Citing terror attacks and ambushes on law enforcement officers as examples, State Sen. Steven Oroho is calling for a return to capital punishment in New Jersey, which suspended the practice (not used for decades prior) in 2005 and legislatively abolished it in 2007.
Along with Sen. Jeff Van Drew (D-Cape May), Oroho on Monday introduced a bill that would reinstate executions for “deaths caused by an act of terror,” murders of police officers or of a child in conjunction with a sex crime, murders after a prior murder conviction, and for serial killers.
When announcing that he was introducing the bill, Oroho brought up the case of Ahmad Khan Rahimi, the suspect in recent bomb plantings in New York and New Jersey, as one reason the death penalty should be reinstituted.
“More recently, we witnessed a maniacal serial bomber with direct New Jersey ties attempt to inflict great harm on the public,” Oroho said. “Such contempt for human life as exhibited by these radical terrorists should be met with the most severe punishment that could be allowable under the law – that is to pay for it with their own life.”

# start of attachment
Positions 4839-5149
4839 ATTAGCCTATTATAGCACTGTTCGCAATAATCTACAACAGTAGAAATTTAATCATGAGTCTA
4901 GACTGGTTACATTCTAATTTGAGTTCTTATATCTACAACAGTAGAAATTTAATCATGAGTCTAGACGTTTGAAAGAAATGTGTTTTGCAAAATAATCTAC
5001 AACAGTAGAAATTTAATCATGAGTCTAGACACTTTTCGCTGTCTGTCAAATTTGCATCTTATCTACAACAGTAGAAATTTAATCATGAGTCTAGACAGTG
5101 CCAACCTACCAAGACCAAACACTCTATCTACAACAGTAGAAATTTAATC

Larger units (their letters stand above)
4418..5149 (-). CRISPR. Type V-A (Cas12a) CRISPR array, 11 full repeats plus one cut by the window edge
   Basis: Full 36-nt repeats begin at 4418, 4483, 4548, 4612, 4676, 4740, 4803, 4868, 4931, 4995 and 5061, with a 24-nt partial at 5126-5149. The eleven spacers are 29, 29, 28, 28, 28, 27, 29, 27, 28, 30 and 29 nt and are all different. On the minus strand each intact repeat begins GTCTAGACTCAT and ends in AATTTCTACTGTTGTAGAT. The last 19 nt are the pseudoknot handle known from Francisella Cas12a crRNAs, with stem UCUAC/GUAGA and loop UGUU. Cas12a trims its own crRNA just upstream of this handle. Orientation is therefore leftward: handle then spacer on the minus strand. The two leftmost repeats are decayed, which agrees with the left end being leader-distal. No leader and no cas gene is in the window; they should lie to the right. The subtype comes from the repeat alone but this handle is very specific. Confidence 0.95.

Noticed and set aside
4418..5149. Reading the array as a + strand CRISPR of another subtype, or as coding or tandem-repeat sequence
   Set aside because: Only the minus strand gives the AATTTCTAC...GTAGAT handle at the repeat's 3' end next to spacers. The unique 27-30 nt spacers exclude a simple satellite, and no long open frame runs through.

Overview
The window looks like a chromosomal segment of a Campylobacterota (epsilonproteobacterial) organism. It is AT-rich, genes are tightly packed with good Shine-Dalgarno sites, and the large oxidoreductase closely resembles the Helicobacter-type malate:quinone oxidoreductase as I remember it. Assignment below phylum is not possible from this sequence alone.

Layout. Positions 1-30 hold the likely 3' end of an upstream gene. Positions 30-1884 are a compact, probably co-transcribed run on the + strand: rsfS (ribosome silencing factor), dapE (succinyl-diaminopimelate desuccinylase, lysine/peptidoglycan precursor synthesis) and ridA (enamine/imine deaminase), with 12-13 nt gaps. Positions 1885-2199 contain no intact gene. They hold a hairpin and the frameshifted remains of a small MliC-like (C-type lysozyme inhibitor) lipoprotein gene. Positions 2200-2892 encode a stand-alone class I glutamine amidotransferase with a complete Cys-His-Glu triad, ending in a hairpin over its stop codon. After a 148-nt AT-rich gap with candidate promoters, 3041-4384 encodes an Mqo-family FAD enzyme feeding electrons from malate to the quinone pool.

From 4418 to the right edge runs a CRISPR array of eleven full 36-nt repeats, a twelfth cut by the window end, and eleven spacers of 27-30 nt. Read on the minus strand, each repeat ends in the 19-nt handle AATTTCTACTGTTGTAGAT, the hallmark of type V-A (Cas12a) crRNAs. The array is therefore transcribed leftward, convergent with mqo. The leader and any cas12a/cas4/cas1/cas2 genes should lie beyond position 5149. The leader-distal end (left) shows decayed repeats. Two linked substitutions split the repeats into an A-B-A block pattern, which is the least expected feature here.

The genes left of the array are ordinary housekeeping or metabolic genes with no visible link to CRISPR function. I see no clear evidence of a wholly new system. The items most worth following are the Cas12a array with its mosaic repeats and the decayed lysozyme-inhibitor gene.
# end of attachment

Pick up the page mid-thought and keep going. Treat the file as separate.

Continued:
Rahimi has not yet been tried, and the crimes of which he is accused did not result in any fatalities.
In 2004, a state appeals court ruled that New Jersey implemented the death penalty in an unconstitutional manner, and the state suspended the practice in 2005 pending investigation; in 2007, however, New Jersey became the first state in four decades to legislate against capital punishment, commuting the sentences of its eight death row inmates to life in prison without parole, currently the harshest punishment legal in New Jersey. The state, however, had not conducted any executions in decades.
In wanting to restore capital punishment, Oroho is bucking what has been a trend away from the practice, largely because of leaps in DNA technology, along with an understanding of how false confessions can be obtained, that have highlighted the sentencing and executions of innocent people. Since 1973, 144 death row inmates have been exonerated, and researchers estimate that roughly 4 percent, or one in 25, of those convicted in capital cases are in fact innocent of the crimes for which they are sentenced to death.